MacDonald argues that there was no evidence of unprivileged defamatory statements at trial and that even if there were such evidence the statements would be time-barred by the statute of limitations.   She also argues that Riggs presented no evidence that he suffered actual harm resulting from the defamatory statements.

A. Reasonable Jurors Could Find that MacDonald Made Unprivileged Defamatory Statements.

 MacDonald argues that Riggs “failed to elicit or provide testimony addressing any of the elements necessary to prove a defamation claim.”   The elements of defamation are “(1) a false and defamatory statement;  (2) an unprivileged publication to a third party;  (3) fault amounting at least to negligence on the part of the publisher;  and (4) the existence of either ‘per se’ action ability or special harm.” 2  It is also “necessary that the recipient of the defamatory communication understand it as intended to refer to the plaintiff.” 3

There is evidence that MacDonald made unprivileged statements to third parties after the assault that could be construed as defamatory against Riggs.   MacDonald testified on direct examination that when she arrived in Tenakee Springs after the attack she told a local resident, Barbara Scanlan, “what happened.”   On cross-examination by Wilson, MacDonald stated the following:

A ․ I sat down in the chair, and ․ Barbara Scanlan came out․

Q And did you tell Barb Scanlan ․ how you sustained your injuries?

A She asked me what happened to me, and I told her what happened.

Q As you've told us here in court?

A Yes.

(Emphasis added.)   This testimony viewed in a light most favorable to non-movant Riggs would allow a reasonable jury to infer that MacDonald told Scanlan her version of Riggs's involvement, as she had told it in court.   In court MacDonald claimed that Riggs had threatened her with a rifle and forced her back to Wilson's home at gunpoint.4

MacDonald's daughter, Cynthia Roman, testified that she was concerned about her mother's safety immediately after returning from Seattle because “neither one of them had been arrested.   They were still out there.”  (Emphasis added.)   When asked about the use of the word “they” on cross-examination, Roman stated “[Riggs] was there.”   A reasonable jury could infer from this testimony that MacDonald had told her daughter that Riggs threatened her with a rifle and held her captive at gunpoint.5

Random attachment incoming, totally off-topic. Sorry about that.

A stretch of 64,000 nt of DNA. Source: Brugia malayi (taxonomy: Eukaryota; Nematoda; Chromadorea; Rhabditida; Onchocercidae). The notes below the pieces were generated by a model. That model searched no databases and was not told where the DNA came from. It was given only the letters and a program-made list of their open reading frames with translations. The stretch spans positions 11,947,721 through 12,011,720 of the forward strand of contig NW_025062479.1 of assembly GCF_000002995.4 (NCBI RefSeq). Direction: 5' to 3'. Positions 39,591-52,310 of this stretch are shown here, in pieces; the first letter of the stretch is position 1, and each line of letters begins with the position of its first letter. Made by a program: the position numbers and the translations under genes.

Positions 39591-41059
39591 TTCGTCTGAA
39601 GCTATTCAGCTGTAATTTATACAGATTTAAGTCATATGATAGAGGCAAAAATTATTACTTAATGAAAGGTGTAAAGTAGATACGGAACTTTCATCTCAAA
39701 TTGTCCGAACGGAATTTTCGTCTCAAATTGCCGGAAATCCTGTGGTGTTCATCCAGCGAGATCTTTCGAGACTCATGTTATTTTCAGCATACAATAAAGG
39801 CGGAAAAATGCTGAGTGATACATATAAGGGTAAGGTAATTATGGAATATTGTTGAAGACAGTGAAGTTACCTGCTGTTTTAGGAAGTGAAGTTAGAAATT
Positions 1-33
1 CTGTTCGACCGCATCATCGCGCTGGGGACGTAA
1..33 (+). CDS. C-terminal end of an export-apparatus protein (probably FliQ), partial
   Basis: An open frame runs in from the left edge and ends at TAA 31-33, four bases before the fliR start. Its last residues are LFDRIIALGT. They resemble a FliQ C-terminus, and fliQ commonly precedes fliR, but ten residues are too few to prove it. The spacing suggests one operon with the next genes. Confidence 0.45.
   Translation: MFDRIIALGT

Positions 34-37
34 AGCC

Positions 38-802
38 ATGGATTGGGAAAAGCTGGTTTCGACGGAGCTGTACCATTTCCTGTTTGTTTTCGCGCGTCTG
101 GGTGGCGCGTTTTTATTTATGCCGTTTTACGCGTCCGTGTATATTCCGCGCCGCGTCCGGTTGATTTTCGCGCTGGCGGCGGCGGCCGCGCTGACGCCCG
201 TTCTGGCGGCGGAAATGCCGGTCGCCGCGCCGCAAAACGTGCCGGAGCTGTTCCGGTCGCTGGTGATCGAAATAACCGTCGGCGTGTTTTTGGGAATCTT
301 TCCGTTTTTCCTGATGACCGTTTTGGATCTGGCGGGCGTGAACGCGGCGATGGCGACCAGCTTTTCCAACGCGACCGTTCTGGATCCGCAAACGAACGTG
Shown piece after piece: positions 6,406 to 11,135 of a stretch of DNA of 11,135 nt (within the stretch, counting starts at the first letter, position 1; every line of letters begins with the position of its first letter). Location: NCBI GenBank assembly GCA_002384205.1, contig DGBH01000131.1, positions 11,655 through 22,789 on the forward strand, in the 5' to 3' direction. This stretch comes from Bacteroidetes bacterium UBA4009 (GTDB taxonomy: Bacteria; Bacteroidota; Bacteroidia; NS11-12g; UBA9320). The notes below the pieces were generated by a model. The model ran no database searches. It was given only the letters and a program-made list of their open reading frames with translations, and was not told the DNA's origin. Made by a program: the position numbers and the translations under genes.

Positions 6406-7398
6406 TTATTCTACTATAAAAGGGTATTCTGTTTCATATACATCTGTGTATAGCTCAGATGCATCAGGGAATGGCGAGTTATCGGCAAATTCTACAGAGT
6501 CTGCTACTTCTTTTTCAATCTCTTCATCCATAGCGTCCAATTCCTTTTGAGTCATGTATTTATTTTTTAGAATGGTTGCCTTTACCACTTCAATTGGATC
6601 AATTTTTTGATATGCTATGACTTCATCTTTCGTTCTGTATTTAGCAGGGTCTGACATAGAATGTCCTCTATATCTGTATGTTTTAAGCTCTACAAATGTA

There is little question that MacDonald's statements implicating Riggs as a participant in the assault were defamatory.   A statement “is defamatory if it tends to harm the reputation of another so as to lower him in the estimation of the community or to deter third persons from associating or dealing with him.” 6  Accusing someone of holding a woman at gunpoint in the aftermath of a vicious attack would qualify as defamatory under this definition.

 A reasonable jury could also find the elements of falsity and fault.   Since the jury found for Riggs, it is evident that it did not believe MacDonald's version of events.   With respect to fault, this element is met if a person “knows that the statement is false and that it defames the other.” 7  Assuming the story was false, it is unlikely that MacDonald would have told the entire story to someone, as it was told in court, without knowledge of the false and defamatory nature of her statements.

 Thus, a reasonable jury relying on the evidence described above, viewing the evidence in the light most favorable to Riggs, could find that MacDonald knowingly made false and defamatory statements about Riggs.   The statements discussed were not made in the course of any judicial proceeding and therefore were not privileged.8

B. Riggs's Counterclaim Relates Back to the Date of MacDonald's Complaint.

 MacDonald argues that even if there is evidence of defamation the jury should have been barred from considering it because of the two-year statute of limitations for defamation lawsuits.9  MacDonald filed her complaint on March 21, 2003, and Riggs filed his answer and counterclaim on April 15, 2003.   MacDonald argues that because the statute of limitations on defamation is two years, Riggs was barred from relying on evidence of defamatory statements made prior to April 15, 2001.   All of the evidence at trial concerned statements made after the assault occurred on April 2, 2001, but before April 15, 2001.   We hold that Riggs's counterclaim should relate back to the date of the complaint.

Much of the Alaska jurisprudence on relation back deals with amendments to pleadings.  Civil Rule 15(c) specifies that amendments to pleadings relate back to the date of the original pleading if the claim or defense in the amendments “arose out of the conduct, transaction or occurrence set forth or attempted to be set forth in the original pleading.”   Under Rule 15(c) “[a] compulsory counterclaim relates back to the date of a party's answer;  a permissive counterclaim does not.” 10  This court has not yet dealt with the issue presented here:  whether a defendant's counterclaim should relate back to the date the plaintiff filed the complaint.   Unlike Civil Rule 15, Civil Rule 13, which addresses counterclaims, does not specify when and if a counterclaim should relate back to the date of the plaintiff's complaint.

Many federal jurisdictions have addressed this question.11  Most federal courts have elected to toll the statute of limitations for compulsory counterclaims from the date the complaint is filed: